In one embodiment, information exchange 1110 provides the mathematical characteristic data for use by drive system 1408. Drive system 1408 thereafter compares the mathematical characteristic to target data to determine an amount (if any) to adjust conveyor 1406 (e.g., in a cross-direction) so that the desired amount of overlap between the two fastening components 82, 84 is achieved. In another embodiment, information exchange 1110 determines an amount that conveyor 1406 should be adjusted and provides an adjustment parameter to drive system 1408 for adjusting conveyor 1406.
An operational example further illustrates the advantages of web guiding system 1400. Disposable diapers and training pants often include a web of “surge material” that is designed to rapidly intake discharged exudates to prevent leaking outside of the garment. Such surge material is added as a continuous web of material during the manufacturing process. If a typical prior art web guide with an edge detector is used to guide the web of surge material into a cut and place process on the manufacturing line, there is no feedback of the placement of the surge material (e.g., in the cross direction) on the downstream web. A downstream vision system, such as camera inspection system 1404, provides feedback of the actual placement of the surge material after the cut and place operation so cross direction errors can be corrected. This can be done automatically by moving the guide, by physically moving the guide point (e.g., by way of a mechanically operated microslide or the like), or by moving the guide point electronically inside the sensor (e.g., by adjusting an electrical offset).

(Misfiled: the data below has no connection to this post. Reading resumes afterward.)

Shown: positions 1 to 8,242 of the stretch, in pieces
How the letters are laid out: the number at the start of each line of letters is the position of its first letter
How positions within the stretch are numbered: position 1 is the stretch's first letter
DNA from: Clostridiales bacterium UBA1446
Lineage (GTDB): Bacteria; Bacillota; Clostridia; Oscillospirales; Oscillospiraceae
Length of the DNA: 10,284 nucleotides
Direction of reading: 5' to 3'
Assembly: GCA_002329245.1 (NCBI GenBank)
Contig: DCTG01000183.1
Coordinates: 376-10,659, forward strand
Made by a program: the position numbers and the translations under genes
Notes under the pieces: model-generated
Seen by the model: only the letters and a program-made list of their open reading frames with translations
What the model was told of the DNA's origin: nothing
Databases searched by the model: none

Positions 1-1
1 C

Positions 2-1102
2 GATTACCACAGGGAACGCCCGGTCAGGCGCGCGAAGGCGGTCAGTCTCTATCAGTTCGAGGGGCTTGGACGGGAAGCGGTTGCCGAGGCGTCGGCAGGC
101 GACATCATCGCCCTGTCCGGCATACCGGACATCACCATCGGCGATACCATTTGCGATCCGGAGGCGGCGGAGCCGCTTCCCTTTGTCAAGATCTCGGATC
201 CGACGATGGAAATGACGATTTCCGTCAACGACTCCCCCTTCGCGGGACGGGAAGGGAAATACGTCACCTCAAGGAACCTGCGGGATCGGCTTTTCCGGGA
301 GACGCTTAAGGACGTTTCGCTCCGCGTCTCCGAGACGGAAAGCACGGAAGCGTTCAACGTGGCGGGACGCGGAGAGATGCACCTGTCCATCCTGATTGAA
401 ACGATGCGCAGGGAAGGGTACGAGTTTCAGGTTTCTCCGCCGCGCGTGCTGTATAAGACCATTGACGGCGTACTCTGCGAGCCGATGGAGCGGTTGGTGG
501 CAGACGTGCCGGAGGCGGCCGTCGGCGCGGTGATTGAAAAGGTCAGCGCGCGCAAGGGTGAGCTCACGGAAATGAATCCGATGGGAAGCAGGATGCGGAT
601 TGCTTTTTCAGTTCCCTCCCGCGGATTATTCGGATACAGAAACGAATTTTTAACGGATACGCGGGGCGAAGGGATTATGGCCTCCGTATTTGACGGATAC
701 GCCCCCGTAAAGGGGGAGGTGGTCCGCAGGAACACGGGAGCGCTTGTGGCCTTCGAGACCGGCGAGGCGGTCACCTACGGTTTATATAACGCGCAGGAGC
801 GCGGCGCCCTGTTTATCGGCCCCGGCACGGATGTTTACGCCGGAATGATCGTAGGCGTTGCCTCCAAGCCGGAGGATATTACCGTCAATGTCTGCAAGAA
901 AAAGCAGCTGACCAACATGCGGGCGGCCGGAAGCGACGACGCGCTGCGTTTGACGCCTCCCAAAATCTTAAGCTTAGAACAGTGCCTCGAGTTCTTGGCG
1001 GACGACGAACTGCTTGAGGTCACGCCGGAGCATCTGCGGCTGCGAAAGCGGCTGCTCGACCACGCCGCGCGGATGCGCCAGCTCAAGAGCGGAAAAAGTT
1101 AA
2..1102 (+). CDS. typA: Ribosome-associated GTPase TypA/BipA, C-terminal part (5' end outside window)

Preferably, one or both web guide sensors are mechanically and/or electronically adjustable. For example, a mechanically adjustable web guide sensor preferably includes a capability to have its position mechanically translatable. Likewise, an electronically adjustable web guide sensor preferable includes a capability to have its operating set point be adjusted (e.g., via a message/signal over communication network 1124).